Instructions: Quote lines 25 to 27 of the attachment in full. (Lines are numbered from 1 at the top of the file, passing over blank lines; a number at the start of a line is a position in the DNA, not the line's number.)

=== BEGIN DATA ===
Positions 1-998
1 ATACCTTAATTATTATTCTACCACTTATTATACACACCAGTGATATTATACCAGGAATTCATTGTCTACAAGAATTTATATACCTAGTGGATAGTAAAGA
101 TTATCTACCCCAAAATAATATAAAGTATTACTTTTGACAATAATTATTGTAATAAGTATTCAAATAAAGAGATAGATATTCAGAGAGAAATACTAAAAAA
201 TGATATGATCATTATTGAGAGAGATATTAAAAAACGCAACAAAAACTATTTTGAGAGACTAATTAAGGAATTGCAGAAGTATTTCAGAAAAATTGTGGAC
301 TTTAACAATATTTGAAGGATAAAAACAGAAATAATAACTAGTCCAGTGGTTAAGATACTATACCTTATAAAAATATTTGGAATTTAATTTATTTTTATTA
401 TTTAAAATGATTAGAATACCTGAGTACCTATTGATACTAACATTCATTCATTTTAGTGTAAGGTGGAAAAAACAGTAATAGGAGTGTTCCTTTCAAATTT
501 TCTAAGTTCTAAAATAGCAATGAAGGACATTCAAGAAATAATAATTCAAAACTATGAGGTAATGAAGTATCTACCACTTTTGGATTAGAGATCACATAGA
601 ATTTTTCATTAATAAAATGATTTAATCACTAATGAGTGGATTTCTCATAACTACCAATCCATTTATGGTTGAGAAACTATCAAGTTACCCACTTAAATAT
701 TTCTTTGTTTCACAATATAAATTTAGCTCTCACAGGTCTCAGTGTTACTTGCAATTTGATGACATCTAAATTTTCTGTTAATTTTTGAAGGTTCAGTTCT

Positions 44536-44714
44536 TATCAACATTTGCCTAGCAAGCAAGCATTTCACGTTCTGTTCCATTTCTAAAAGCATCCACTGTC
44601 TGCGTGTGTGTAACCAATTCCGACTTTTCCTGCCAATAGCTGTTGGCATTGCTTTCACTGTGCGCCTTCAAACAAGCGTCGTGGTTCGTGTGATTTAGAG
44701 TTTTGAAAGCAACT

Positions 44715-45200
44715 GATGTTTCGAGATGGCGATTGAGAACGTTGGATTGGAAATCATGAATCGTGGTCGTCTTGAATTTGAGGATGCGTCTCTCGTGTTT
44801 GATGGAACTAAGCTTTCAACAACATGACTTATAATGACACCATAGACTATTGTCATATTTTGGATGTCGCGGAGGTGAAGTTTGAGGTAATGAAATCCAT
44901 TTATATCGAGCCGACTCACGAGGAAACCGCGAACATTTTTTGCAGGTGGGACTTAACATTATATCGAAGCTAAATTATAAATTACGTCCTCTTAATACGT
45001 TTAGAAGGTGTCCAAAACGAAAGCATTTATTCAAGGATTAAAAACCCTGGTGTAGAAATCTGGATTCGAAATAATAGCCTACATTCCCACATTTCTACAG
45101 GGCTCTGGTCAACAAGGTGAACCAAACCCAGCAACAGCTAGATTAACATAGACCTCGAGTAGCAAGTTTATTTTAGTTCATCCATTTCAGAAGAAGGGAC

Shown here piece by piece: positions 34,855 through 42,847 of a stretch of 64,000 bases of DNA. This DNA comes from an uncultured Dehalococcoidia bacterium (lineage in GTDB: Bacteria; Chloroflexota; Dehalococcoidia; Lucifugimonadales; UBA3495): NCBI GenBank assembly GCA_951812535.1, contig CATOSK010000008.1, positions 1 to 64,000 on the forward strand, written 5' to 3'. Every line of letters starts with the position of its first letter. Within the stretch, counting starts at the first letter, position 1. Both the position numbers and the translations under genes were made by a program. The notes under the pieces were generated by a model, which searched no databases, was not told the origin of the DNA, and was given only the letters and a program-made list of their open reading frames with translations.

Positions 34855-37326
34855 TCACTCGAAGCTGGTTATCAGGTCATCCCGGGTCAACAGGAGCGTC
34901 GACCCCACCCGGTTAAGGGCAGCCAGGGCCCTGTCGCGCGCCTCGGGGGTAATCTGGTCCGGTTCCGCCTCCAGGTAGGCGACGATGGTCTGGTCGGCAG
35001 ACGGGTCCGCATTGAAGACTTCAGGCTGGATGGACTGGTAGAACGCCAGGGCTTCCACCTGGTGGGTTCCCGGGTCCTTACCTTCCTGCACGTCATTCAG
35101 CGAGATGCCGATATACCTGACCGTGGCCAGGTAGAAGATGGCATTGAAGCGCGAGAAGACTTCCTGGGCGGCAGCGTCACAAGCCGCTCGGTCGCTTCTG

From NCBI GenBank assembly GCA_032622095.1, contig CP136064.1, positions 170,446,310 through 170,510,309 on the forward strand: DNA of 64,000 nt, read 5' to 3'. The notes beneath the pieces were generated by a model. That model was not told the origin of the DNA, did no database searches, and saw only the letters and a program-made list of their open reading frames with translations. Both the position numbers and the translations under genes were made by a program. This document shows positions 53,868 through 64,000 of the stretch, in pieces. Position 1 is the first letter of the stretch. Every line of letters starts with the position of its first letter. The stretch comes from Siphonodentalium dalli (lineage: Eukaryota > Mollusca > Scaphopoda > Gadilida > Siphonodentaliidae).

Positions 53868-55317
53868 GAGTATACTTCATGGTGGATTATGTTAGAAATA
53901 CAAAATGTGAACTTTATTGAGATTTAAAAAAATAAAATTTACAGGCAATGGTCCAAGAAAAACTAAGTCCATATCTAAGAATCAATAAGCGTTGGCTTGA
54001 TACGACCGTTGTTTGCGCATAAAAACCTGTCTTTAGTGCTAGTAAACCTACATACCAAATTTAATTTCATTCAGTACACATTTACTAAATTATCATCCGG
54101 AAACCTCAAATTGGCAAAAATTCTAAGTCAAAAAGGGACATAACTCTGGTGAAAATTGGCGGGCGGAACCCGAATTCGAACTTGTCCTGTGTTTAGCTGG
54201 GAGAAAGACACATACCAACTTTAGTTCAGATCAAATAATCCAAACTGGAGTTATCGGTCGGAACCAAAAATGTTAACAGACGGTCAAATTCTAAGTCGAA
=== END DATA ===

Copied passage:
35101 CGAGATGCCGATATACCTGACCGTGGCCAGGTAGAAGATGGCATTGAAGCGCGAGAAGACTTCCTGGGCGGCAGCGTCACAAGCCGCTCGGTCGCTTCTG

From NCBI GenBank assembly GCA_032622095.1, contig CP136064.1, positions 170,446,310 through 170,510,309 on the forward strand: DNA of 64,000 nt, read 5' to 3'. The notes beneath the pieces were generated by a model. That model was not told the origin of the DNA, did no database searches, and saw only the letters and a program-made list of their open reading frames with translations. Both the position numbers and the translations under genes were made by a program. This document shows positions 53,868 through 64,000 of the stretch, in pieces. Position 1 is the first letter of the stretch. Every line of letters starts with the position of its first letter. The stretch comes from Siphonodentalium dalli (lineage: Eukaryota > Mollusca > Scaphopoda > Gadilida > Siphonodentaliidae).

Positions 53868-55317